With love from the Outer Hebrides

Harris Tweed heartsFrom the land comes the cloth” is the Harris Tweed Authority’s principal advertising slogan. In a typically Hebridean manner, this simple phrase is understated in its construction and yet, to those willing to delve a bit deeper, hints at the more complex relationship that exists between this wonderful cloth, the geography of the islands of the Outer Hebrides, and its importance to a proud, industrious, and humble local population.

As a material for use in the fashion industry, Harris Tweed ticks many boxes. Firstly, and perhaps most importantly, it is aesthetically very attractive. Gone are the days where olive green herringbones were the mainstay of production, with mills often now choosing to supplement these traditional colours with popular new cloths incorporating shocking pinks, deep purples, vibrant greens, and soft blues. In short, Harris Tweed has to some extent reinvented itself, and the fashion world (led by leading British designers such as Alexander McQueen and Vivienne Westwood) has taken notice.

Harris tweed satchelAlthough a good place to start, an attractive colour palette is not enough. As anyone lucky enough to own a Harris Tweed product should be able to testify, this is also a very durable and versatile cloth. It is soft enough to be used in upholstery and clothing; strong enough to be used in luggage; and durable enough to maintain its flawless appearance after years of loyal service as, for example, a luxurious ladies clutch or make-up bag.

Perhaps the most remarkable aspect to the Harris Tweed story however is the fact that this global brand emanates from a community of only around 25,000 people in the islands of the Scottish Outer Hebrides. To anyone not familiar with the admirable heritage of Harris Tweed, this is not simply a referral to the cloth’s “roots” so to speak, but rather a current legal requirement under the terms of the UK’s Harris Tweed Act 1993 that stipulates that “only cloth hand-woven by the islanders at their homes in the Outer Hebrides, finished in the Outer Hebrides, and made from pure virgin wool dyed and spun in the Outer Hebrides”can be called Harris Tweed. To this day, Harris Tweed is the only cloth in the world to be protected by its own legislation.

Harris Tweed phone coversIt is little wonder therefore that islanders are very protective of their greatest export. Interestingly, however, and as the modern world and its ruthless economic juggernaut grinds forward, this heritage and tradition and the social, economic, and environmental benefits associated with Harris Tweed, are becoming increasingly relevant. To explain, in carbon terms, the supply chain is very short and geographically concentrated. The sheep from which the wool is sheared, the mill in which the yarn is spun, warped, and finished; and the home of the local weaver where the yarn is turned into cloth, are all island based. Although the finished cloth will likely travel to the UK mainland by sea, this journey will be via the relatively short crossing to Ullapool rather than the staggering 11,000 nautical mile trip from the Far East undertaken by most modern UK-bound factory produced products. In addition, Harris Tweed’s ecological credentials have been further enhanced by the somewhat unexpected benefit of being strictly woven by hand. Indeed, any yarn woven on an electrical loom is not allowed to be called Harris Tweed, effectively making the cloth the textile equivalent of cycling at the expense of taking the car.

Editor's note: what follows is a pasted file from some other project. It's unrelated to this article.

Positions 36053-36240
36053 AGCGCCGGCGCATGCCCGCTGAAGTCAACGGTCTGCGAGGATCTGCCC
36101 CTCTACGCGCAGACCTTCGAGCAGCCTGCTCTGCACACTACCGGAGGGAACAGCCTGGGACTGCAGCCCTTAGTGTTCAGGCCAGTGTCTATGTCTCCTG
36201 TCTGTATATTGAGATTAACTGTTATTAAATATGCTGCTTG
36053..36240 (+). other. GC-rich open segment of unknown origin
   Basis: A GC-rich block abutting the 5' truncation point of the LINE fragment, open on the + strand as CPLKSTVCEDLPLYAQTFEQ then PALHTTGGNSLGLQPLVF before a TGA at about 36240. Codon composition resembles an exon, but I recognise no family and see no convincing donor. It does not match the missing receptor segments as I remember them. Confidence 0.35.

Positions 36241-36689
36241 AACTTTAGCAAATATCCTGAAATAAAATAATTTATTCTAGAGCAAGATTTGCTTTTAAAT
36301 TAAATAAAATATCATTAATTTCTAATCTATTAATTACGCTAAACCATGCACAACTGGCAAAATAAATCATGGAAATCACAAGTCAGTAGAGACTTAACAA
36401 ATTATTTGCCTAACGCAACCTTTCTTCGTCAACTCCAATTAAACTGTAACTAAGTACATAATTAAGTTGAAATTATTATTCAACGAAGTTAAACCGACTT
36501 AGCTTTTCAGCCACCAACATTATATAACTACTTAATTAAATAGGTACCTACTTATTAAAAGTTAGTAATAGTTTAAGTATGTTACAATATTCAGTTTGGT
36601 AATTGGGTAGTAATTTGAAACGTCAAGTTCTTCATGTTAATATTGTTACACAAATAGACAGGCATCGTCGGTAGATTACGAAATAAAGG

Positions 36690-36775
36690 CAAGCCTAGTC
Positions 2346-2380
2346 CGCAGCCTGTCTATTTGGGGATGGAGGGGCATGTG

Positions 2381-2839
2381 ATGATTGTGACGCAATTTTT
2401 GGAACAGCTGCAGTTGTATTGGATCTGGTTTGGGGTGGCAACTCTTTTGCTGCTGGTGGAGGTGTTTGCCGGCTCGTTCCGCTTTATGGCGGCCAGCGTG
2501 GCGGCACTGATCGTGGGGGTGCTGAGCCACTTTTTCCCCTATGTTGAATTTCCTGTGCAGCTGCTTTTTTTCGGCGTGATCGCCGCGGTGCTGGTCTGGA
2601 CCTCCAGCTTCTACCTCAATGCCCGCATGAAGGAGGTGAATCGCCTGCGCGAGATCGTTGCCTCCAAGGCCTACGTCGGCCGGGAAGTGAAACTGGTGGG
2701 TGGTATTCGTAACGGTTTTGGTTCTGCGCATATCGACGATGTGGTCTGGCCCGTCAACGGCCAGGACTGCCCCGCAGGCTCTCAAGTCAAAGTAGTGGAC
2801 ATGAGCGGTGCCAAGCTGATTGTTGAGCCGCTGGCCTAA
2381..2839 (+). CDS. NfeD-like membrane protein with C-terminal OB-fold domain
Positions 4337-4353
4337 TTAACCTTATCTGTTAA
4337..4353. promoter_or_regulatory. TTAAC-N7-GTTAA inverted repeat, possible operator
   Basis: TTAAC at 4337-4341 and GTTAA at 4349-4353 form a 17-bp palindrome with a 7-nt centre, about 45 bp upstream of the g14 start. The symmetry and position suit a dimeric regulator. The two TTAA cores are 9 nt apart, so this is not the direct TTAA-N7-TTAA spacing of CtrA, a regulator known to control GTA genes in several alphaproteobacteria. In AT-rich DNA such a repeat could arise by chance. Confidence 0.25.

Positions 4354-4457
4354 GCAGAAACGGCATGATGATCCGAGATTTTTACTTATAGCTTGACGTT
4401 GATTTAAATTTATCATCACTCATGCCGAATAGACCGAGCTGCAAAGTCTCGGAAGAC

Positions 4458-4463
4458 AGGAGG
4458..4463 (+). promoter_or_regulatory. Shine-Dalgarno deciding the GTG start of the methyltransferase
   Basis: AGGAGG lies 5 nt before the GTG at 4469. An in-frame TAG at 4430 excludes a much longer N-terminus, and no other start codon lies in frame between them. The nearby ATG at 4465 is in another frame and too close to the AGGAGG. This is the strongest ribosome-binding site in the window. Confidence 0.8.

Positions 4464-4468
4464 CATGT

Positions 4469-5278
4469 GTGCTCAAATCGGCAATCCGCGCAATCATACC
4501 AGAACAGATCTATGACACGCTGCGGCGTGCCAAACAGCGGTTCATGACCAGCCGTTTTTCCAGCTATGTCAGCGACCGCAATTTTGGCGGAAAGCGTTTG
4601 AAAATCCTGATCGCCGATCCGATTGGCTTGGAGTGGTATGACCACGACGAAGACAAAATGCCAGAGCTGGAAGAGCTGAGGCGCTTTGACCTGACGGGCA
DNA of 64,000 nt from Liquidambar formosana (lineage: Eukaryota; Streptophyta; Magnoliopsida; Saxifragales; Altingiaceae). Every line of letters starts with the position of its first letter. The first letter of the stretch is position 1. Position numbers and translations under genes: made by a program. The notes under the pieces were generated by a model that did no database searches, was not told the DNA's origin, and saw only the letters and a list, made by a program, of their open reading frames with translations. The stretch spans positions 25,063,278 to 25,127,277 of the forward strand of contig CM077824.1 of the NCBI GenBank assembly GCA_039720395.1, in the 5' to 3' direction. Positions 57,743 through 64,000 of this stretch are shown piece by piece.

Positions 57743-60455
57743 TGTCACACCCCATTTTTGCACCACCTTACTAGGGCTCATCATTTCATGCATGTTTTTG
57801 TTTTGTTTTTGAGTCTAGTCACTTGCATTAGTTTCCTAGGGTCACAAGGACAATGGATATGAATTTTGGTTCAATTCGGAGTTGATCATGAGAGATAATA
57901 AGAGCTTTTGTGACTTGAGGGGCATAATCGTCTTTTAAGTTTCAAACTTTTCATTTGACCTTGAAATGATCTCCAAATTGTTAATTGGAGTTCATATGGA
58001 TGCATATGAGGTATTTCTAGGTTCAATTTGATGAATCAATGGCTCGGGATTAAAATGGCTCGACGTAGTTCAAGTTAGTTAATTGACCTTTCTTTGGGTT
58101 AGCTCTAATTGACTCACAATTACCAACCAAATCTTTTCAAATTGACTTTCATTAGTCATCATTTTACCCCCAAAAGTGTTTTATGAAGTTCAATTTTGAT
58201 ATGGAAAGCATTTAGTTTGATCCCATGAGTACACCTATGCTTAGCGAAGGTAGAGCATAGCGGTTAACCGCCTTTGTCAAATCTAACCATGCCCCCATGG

Although the 1910 architects of the rules associated with Harris Tweed production would no doubt have raised an eyebrow at the fact that modern day industrialisation and globalisation have enhanced the cloth’s relative environmental qualities, I suspect that they would be less surprised to discover that the cloth is more than holding its own in our planet’s commercial “new world order”. Furthermore, it is important to recognise that, in social terms, buying a Harris Tweed product is certainly not about offering any kind of charitable support to a remote community far detached from Scotland’s politically dominant central belt (not to mention the global financial and fashion powerhouse that is modern day London). Far from it, buying a Harris Tweed based product is actually a celebration of the fact that this community realised some time ago that they had something special, and have fought commendably and ferociously to protect it through different generations and aggressively changing times.

Harris Tweed hip flaskIt is for this reason that I approach the challenge of using Harris Tweed in my products with a great deal of respect. Indeed, as a textile graduate with my own small but growing ladies bags and accessories business, there are fewer greater pleasures in life than taking delivery of an eagerly anticipated new batch of Harris Tweed cloth. My job thereafter is pretty simple, to do justice to the cloth’s heritage with a range of products that I hope will be used, admired, and importantly understood, by happy customers for many years to come. In short, I love it, and am confident that, given the chance, you will too.

Pauline Lothian

Pauline Lothian Designs, East Linton, East Lothian, Scotland



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